An Ode To The Parents Of Geeks

Being a geek is rarely easy.For many of us that simply goes without saying.Sometimes we forget [...]


Being a geek is rarely easy.

For many of us that simply goes without saying.

Sometimes we forget that being the parents of geeks can often be a challenge, especially if they aren't geeks themselves.

As a child of the eighties, The Masters of the Universe and the Princess of Power were not simply cartoon shows but a way of life for me.

Given that these cartoons reinforced many of the same morals and values that she instilled me, my Mother could always rely on the fact that I would listen to He-Man and She-Ra when it didn't seem like I was listening.

Watching her son voraciously consume practically any novel or movie that featured a superhero or magic, my mother would realize that speculative fiction was no mere hobby or a phase that I would eventually outgrow.

As time passed, dynamics began to shift. The stigma grew for all things sci-fi/fantasy and its fans.

While it may not seem like a big deal now, it wasn't long ago when Dungeons & Dragons was being unjustly equated to devil worship by televangelists. On top of this, the comic book industry took a very dark and nihilistic turn during the 90s. Many titles were rife with over-the-top graphic violence and highly sexualized content.

With all of this, it's understandable that any responsible parent would have concerns about a medium/culture/hobby that 1) they're unfamiliar with and 2) being presented (by themselves or others) in a less than flattering manner. From their perspective, it's understandable that parents would have serious misgivings about their child being involved in anything that could have a corrupting or harmful influence.

Over the years I've learned that the best thing about being a geek is sharing something that brings you joy with the people around you. Even if they don't become fans themselves, they'll at least appreciate what makes these interests special.

And what's the holiday season if not an opportunity to share said joy with the people in your life?

That tradition unofficially began when Mother and I were doing some last minute shopping one Christmas Eve at Walmart. While scoping out some of the new video game consoles, I introduced her to the world of Street Fighter 2.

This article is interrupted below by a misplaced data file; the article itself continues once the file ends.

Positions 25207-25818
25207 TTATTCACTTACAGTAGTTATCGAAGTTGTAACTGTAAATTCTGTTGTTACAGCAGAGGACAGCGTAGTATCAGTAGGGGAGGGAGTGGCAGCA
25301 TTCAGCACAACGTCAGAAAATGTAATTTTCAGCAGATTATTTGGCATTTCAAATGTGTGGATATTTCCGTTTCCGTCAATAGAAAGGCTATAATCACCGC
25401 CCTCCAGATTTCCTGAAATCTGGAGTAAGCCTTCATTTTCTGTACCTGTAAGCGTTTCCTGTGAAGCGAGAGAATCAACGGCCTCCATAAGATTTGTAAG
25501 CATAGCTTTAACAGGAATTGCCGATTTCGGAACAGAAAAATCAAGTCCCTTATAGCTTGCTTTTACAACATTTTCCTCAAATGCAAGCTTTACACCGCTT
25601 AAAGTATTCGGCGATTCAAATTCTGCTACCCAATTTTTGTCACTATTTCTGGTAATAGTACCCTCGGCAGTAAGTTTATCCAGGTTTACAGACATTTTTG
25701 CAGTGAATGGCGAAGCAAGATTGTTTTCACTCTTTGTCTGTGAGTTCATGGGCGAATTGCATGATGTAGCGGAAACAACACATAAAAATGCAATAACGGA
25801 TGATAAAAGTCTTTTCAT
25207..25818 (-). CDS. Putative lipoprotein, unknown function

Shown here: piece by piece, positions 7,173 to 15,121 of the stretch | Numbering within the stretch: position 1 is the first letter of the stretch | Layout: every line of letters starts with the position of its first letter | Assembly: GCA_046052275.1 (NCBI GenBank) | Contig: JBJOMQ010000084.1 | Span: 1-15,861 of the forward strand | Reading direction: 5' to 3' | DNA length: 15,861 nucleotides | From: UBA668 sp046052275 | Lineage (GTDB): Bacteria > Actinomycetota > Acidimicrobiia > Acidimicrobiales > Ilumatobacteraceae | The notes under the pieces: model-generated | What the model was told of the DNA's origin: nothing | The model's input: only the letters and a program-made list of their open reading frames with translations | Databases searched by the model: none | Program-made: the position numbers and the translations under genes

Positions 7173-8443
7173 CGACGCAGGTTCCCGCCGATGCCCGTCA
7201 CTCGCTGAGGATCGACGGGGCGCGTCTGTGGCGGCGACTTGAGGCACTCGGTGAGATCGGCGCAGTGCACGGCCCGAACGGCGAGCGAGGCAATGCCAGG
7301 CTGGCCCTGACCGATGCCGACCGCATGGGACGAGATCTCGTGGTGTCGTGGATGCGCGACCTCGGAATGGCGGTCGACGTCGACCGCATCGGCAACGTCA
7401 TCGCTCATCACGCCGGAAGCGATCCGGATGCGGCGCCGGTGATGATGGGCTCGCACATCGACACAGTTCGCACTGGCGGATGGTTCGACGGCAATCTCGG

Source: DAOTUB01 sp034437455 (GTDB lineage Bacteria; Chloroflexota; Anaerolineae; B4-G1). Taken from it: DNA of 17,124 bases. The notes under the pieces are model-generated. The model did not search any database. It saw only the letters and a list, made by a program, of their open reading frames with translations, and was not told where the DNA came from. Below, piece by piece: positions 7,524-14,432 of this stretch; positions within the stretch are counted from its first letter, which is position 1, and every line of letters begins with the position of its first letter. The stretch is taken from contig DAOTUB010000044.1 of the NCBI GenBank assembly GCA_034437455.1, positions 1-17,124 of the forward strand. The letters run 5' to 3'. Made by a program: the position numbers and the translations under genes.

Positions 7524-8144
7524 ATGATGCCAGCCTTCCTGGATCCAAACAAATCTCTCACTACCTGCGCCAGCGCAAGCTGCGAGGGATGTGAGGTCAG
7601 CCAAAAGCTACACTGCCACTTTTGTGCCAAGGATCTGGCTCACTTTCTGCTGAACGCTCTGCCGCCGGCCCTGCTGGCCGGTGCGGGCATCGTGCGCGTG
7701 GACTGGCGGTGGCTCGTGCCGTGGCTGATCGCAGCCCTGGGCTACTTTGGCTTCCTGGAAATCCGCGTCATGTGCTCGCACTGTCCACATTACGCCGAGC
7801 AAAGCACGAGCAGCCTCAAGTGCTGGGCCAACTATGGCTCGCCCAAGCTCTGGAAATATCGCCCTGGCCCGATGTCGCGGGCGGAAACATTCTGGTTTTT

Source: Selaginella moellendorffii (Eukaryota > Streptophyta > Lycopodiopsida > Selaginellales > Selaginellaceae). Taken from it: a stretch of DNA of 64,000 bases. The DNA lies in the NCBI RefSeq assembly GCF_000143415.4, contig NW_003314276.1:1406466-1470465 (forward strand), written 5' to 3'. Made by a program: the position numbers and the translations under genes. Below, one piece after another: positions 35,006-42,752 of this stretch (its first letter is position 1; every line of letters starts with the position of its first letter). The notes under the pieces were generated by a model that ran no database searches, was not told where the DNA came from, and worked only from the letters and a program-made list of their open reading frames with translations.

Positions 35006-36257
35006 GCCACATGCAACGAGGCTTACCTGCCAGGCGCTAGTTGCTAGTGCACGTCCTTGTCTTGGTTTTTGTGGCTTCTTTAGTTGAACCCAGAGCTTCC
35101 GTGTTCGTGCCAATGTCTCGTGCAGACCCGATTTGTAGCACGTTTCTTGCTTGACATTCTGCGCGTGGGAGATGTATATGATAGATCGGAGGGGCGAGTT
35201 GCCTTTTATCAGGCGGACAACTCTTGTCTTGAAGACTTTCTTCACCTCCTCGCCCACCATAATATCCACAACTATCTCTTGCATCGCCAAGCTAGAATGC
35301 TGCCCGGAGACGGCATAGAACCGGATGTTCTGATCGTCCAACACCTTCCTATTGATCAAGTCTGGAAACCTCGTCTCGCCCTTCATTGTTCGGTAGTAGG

Mother was victorious in her first arcade game when my controller malfunctioned.

That's correct. My controller malfunctioned because even to this day, no power in this world or the next will ever make me admit the possibility that I got trounced by my mom in Street Fighter 2.

While home from college one Christmas break, Mother and a friend of hers were discussing X-Men and my Mother's friend had concerns about the influence "those stories" could have on children. When I explained to them that X-Men is in fact an allegory to the Civil Rights movement and the 90s Fox cartoon enlightened young minds to the evils of bigotry, both were silent and amazed.

Another Christmas, I was treated to one of the best gifts ever I've ever received: an action figure set featuring the original crew of the Star Trek Enterprise.

It wasn't the gift itself but what it represented. My Mother couldn't tell you the difference between Star Trek and Star Wars, but it was a gift showing her support and acceptance of something that's consistently proven to be a pretty significant part of my life. Definitely a turning point for a parent who was worried about her child being influenced by a bad element.

Truth is while she may not have always understood my interests in books and movies about superheroes, ninjas, aliens or wizards, she trusted her son enough to allow him to find his way. That's true for a lot of parents of geeks. It's definitely something to be acknowledged. In my case, my Mother and I bonded as a result.

These days that tradition continues. She's usually the one dropping me off and picking me up from the airport when I appear at sci-fi cons. As someone who usually attends movies solo, it wasn't an accident that she just happened to be with me when I saw my two favorite films, last year: Fast & Furious 6 and G.I. Joe: Retaliation. The Upkins Household are staunch supporters of all things Vin Diesel and Dwayne 'The Rock' Johnson.

Given that both actors will be appearing in Furious 7, not to mention the promising slate of films from Marvel and DC, I suspect my Mother and I will be attending the movies quite frequently over the next few years.